Seeing Fake Places and Made Up Faces

Dreams and daydreams reveal random, nonsensical imagery that soon fades from our conscious memories. There are websites, books, and psychoanalysts who persuade their audiences that the random imagery is not so random because there is some sort of symbolism involved. Throughout our existence, we see fake places and made up faces. But is it all pointless to not live entirely in real life?

Fantasy can be quite lifesaving. After repetitive, mediocre routines are done again and again, a desire to live a very different life begins to appear. We can for a moment escape from a job or town that is hated so much. Unlike real life, the land of illusion has absolute freedom. Such freedom doesn’t require lots of money, planning, or realism. There is no need for a sense of morality either if you desire that. We can also forget about our worries for a moment. Our daydreams can be quite powerful.

Travel undoubtedly opens new opportunities and perspectives. In our dreams we can see London that bears different dimensions from its real-life version. London’s buildings can be nearly identical with small, hidden places crunched together. Like a child, we search around for a life full of fantastical possibilities. Our dreams can also reveal locations, such as an abandoned castle featuring a carefored botanical garden. From afar, a beach with a purple tint is seen.

Real-life doesn’t always allow for extensive travel. But some local walks have the potential to awaken gratefulness. A change in scenery reminds us of how insignificant our daily thoughts and concerns can be. Regardless of where you are emotionally or physically, the world slowly moves on. Anyone can only make a difference in our small world, in our hearts.

We can achieve a sense of closure thanks to our fantasy. Some situations require our silence. When you’re angry at someone, you can finally tell them exactly how you feel. A number of heavy pillows can be thrown at them. The fantastical argument that involves name-calling or something more will never transfer over to the real world without real action of course. We can finally have our final say without actual consequences.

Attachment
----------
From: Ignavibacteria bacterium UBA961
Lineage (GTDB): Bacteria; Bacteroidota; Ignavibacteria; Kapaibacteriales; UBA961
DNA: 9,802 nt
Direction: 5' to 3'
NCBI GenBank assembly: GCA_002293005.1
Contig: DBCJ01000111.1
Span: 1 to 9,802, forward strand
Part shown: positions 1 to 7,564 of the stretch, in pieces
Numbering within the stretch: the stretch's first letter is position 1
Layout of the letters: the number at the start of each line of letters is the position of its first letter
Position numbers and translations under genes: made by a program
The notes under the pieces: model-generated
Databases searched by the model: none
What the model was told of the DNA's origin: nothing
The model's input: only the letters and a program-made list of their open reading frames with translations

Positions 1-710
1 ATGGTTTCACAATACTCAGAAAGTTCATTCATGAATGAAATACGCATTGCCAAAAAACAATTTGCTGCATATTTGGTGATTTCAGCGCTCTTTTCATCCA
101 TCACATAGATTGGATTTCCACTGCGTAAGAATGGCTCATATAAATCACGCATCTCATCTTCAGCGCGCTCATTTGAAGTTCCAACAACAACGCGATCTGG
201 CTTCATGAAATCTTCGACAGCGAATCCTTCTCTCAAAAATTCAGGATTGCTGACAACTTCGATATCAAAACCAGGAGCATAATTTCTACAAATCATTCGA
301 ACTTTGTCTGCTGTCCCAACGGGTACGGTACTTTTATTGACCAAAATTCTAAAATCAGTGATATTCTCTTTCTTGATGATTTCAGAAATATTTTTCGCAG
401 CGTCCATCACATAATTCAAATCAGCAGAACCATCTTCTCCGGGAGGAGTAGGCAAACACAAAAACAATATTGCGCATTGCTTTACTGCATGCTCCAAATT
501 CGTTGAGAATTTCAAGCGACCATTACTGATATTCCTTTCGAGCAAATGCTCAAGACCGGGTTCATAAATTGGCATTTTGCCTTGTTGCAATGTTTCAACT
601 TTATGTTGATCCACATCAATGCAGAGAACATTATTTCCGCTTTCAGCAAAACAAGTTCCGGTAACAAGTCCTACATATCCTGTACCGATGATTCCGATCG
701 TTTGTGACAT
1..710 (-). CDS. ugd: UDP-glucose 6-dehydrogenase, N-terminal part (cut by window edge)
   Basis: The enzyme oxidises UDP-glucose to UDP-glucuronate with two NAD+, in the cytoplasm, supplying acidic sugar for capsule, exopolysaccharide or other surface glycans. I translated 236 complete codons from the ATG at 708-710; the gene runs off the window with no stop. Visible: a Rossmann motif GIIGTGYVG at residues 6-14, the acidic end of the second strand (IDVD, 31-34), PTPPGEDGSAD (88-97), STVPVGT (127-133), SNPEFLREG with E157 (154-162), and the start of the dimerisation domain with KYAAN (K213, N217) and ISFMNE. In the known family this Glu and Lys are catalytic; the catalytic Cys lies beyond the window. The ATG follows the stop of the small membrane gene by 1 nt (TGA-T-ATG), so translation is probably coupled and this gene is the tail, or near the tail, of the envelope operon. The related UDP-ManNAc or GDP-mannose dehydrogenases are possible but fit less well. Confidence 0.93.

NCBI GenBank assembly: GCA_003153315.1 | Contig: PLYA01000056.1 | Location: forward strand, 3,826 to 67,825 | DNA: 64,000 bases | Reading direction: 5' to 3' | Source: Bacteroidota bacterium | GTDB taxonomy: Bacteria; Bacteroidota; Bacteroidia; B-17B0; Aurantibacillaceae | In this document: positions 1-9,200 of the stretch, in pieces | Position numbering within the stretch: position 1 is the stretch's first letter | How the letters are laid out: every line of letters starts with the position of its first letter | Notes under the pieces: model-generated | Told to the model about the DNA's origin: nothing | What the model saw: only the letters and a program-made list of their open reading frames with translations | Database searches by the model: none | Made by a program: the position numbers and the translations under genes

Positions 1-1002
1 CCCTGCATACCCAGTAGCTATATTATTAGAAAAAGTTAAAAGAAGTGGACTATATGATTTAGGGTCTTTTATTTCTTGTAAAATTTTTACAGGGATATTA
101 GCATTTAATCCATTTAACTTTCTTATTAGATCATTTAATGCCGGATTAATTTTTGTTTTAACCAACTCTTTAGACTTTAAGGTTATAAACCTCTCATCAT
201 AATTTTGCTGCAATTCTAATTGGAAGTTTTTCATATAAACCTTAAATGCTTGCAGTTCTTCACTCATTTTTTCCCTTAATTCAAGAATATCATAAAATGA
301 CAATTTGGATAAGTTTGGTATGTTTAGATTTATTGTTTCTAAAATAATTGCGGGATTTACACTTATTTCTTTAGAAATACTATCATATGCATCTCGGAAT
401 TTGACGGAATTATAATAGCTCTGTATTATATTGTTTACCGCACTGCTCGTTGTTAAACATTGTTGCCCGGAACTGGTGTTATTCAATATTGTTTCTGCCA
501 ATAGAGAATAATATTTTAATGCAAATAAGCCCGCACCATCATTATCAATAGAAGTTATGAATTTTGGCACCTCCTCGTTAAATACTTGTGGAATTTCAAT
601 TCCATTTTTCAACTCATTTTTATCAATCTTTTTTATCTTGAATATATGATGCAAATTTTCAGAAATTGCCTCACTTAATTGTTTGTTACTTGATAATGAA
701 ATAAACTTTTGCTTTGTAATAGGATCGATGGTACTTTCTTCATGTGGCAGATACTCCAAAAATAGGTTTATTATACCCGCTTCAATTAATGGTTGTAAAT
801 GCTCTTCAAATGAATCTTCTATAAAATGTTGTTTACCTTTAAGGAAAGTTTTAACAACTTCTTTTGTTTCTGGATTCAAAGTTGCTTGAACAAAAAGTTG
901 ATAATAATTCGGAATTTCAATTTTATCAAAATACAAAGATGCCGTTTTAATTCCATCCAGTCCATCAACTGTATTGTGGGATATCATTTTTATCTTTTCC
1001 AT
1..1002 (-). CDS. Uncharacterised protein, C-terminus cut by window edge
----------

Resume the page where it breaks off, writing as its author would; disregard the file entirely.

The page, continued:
In our fantasies or dreams, there are moments when we see the faces of people who don’t exist. We’ve seen them in bars, concerts, and museums that likely never stood on Earth. Based on their roles, these made up people may have a combination of ideal features that we’ve seen before such as plump lips, thick eyelashes, or a well-maintained physique. Other times, we get the impression that we’ve come across them in real-life.

Their voices are often times nonsensical and they are often heard from a distance. As we grew up, they might have been our imaginary best friends, lovers, and maybe even murderers.

Once their real-life counterparts make an appearance, we likely forget about our creations forever. The importance of real life always overrides that of fantasy.

What-if scenarios can very often trigger hard-felt anxiety. In ​The Secret Life of Walter Mitty​, the audience is introduced to a weak man who has vivid visions from his very different identities. In both the 1939 short story and the 2013 film version, strangers mock him for living inside a fantasy world. Some days bring forth personal darkness as the unreal images can instead trigger an obsessive glare at what has happened and fear for what will never come. Balance is key.

Daydreaming can help us move forward because it can motive us. Real life has its amazing moments that are hard to describe in just a few simple words. The times when we felt that happiest are often times not the most cinematic. The moments might have lasted a few seconds even, yet we might wish to experience them repeatedly with just a few readjustments.

Don’t reject fantasy, but try not to overstay there since there is the threat to succumbing to bitterness.

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